Julien with one of his visually impaired friends. Julien Donkey-Boy. Dir. Harmony Korine

While the struggle for communication is a frequent motif in the film, Korine does not suggest that it is impossible for this family or for people who suffer from mental illness. An admirable quality of the film is the casting and inclusion of people with various disabilities and showing the camaraderie and joy they find through various communal get-togethers. In a meeting of blind people, an impromptu freestyle rap from a self-proclaimed “Black Albino from Alabama” is a pure delight to watch due to his natural charisma and ability to energise his fellow compatriots. Likewise, a gospel performance at a Black Baptist Church attended by Julien’s family is another moment of communal ecstasy; Julien, who appears both confused and moved cannot compose himself as he claps along to the beat and begins to cry uncontrollably.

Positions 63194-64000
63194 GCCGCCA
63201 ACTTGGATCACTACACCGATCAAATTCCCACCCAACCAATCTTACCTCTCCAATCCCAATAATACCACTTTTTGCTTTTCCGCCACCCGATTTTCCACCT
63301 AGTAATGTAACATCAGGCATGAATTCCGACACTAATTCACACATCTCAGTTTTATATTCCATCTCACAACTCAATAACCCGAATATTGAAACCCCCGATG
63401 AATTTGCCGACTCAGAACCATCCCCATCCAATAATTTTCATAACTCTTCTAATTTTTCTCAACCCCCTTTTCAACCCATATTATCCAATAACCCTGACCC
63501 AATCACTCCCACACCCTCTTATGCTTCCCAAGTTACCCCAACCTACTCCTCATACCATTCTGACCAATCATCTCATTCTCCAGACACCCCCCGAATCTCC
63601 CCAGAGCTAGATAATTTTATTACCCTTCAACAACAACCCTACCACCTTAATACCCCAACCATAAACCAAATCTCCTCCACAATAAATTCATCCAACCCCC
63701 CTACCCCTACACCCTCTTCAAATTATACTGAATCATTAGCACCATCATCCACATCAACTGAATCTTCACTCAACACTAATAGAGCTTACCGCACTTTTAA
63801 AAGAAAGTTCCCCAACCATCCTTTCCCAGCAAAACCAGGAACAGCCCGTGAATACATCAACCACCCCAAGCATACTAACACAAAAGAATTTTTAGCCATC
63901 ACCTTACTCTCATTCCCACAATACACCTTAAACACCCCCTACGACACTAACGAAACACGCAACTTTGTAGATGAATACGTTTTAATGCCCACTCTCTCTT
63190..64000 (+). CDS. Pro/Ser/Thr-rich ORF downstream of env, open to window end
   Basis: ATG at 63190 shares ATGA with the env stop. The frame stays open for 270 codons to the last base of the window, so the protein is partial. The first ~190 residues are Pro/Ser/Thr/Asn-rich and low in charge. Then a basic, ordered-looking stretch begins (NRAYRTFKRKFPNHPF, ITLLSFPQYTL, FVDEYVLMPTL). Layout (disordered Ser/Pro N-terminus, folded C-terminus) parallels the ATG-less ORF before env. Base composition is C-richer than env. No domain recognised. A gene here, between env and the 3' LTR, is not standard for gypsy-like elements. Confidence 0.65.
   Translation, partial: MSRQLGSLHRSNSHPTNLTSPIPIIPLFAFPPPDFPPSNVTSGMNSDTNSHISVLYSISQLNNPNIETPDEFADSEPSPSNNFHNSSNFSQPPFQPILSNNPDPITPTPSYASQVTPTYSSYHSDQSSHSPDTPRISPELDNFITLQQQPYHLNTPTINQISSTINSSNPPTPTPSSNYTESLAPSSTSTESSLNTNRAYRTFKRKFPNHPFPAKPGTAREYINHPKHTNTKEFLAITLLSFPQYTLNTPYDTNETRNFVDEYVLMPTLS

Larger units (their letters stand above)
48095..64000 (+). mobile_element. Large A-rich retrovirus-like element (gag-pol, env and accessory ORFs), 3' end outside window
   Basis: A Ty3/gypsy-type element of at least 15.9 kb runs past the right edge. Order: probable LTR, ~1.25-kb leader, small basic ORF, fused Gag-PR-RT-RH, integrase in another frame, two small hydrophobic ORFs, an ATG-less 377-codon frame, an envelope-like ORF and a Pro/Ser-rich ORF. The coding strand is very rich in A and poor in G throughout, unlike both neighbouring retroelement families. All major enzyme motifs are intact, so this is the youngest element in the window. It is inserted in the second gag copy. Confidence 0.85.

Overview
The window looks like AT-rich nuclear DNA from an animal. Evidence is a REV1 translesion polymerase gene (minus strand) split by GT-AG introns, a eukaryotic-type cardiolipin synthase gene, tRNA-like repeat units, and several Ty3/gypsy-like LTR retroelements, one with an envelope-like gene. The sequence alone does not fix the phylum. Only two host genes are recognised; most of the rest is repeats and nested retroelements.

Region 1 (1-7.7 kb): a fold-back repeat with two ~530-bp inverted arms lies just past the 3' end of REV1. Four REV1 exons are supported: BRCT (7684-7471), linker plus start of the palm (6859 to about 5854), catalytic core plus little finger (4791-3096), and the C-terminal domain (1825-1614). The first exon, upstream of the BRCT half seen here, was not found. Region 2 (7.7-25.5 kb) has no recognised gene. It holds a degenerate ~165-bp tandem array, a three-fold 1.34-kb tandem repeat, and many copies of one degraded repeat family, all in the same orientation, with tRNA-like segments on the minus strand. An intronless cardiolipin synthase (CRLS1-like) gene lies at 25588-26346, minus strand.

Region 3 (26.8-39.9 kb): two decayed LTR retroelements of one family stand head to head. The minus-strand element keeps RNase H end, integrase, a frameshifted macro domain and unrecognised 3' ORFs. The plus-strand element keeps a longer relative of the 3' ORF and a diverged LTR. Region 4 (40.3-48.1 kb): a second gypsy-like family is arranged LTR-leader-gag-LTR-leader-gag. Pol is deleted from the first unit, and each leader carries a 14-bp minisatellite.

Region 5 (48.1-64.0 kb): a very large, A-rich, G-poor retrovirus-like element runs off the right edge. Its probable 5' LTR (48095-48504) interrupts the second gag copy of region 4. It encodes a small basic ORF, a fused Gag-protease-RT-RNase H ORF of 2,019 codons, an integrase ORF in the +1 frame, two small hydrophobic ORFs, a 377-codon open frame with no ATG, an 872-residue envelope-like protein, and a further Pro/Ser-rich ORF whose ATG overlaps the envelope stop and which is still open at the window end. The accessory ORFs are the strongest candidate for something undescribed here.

Despite his occasional displays of aberrant behaviour, Julien is a sensitive man who is able to deeply empathise with the feelings of others. Perhaps no greater example can be found than the films tragic conclusion. Pearl suffers an accident that causes a miscarriage and must be hospitalised. Julien, in a state of grief and confusion, takes the aborted fetus before it is sent to be disposed of. In a scene that was actually shot on a public bus with hidden cameras, he is seen distraught, cradling and comforting the fetus as if it were a newborn child. The unwitting participants can only pretend to not notice and slyly move away from Ewen Bremner in character as Julien. They have a justifiable wariness and caution from the bizarre and disturbing scene, yet we as an audience can understand where he is coming from. In his tender comforting of the miscarried child, it is not intended as a grotesque and provocative act, rather, it is an expression of love and grief.